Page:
Overall, Advance represents a much better value than Pep Boys. It is trading at a multiple of 13.25 times its projected 2014 earnings, has a 5-year average projected earnings growth rate of 11.1%, and a very reasonable price to cash flow multiple of 10.3. With net margins averaging 5.7% for the last five years, and 5-year average returns on assets and capital of 9.8% and 20.5%, respectively, management seems to be doing a good job of managing the business and allocating investors’ capital. However, investing is about isolating the best opportunity in a market segment, not just a good one.
A step above the reasonable value to be found in Advance is O’Reilly Automotive. Its average net margins over the past five years are 7.8%, 2.1% better than those achieved by Advance, and its projected five-year earnings growth rate is 16.7% against a current price multiple of 15.38 times 2014 earnings.
So, it is growing faster than Advance and carries a lower PEG ratio as well. The five-year ROA and ROC at 8.5% and 11.8% are not as strong as Advance, and these are important numbers in retail as they reflect how effectively management is reinvesting shareholders’ money in the business. O’Reilly is a better value than Advance; but we need to isolate the best investment opportunity in the sector.
Saving the best for last
AutoZone is the final subject of this evaluation of auto parts stores, and I really did save the best for last. Currently, AutoZone trades at a 12.42 multiple of its 2014 projected earnings and carries a 5-year projected earnings growth rate of 15.8% per year; the lowest PEG of the group.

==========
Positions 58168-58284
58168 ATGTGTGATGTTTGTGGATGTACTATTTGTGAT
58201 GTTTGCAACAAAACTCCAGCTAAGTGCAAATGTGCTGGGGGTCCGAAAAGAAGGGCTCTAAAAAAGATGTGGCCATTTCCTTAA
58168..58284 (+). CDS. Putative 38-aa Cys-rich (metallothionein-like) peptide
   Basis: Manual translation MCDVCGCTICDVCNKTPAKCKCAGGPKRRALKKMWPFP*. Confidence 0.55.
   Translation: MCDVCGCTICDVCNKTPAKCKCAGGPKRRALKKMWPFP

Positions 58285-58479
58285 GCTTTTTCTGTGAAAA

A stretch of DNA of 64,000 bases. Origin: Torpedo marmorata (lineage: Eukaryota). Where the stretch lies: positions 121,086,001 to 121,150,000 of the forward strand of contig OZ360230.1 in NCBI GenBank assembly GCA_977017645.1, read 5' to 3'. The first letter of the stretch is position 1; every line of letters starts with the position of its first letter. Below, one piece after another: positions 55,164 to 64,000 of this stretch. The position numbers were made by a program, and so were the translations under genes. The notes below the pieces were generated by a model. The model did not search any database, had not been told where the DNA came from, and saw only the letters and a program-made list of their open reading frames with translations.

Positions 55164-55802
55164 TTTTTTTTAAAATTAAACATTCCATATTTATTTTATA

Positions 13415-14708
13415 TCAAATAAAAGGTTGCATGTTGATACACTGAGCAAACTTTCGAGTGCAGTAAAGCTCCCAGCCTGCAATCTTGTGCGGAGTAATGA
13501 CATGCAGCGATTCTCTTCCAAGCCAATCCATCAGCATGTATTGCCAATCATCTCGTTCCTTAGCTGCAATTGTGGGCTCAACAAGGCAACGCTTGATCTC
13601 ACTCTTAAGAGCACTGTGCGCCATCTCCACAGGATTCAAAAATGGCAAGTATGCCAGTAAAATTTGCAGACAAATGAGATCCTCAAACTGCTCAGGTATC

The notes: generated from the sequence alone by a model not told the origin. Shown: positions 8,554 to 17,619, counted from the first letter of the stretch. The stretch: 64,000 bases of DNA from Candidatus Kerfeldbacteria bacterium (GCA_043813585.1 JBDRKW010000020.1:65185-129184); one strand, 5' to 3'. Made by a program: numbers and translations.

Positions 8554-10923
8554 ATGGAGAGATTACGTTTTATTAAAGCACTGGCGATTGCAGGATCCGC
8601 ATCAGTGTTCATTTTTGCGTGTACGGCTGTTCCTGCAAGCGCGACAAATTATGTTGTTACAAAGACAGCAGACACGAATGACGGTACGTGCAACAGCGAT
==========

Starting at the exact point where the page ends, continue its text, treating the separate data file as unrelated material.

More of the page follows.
Over the last five years, AutoZone has also provided the highest annualized return on assets and capital at 13.9% and 29.7%, respectively. As if to add some extra icing to the cake, the 5-year average net margins for AutoZone have also been the highest of the four at 10.2%.
Sporting a very reasonable price to cash flow multiple of 10.2 is just one more bit of evidence as to the superior value of this business within this sector. This is a business that is well run and represents exceptional value, not only within its own industry segment but within the overall market as well.
A Foolish conclusion
It is always important to remember that opportunities are finite but the capital of individual investors is not. Therefore, it is incumbent upon us to allocate that capital with the greatest of care to the top opportunities in a sector. Through this practice, we can build a diverse portfolio spread across a selection of the best businesses in each market sector. AutoZone presents a very strong case, as it meets that criteria in the retail segment of the automotive parts business.
Ken McGaha has no position in any stocks mentioned. The Motley Fool has no position in any of the stocks mentioned. Try any of our Foolish newsletter services free for 30 days. We Fools may not all hold the same opinions, but we all believe that considering a diverse range of insights makes us better investors. The Motley Fool has a disclosure policy. Is this post wrong? Click here. Think you can do better? Join us and write your own!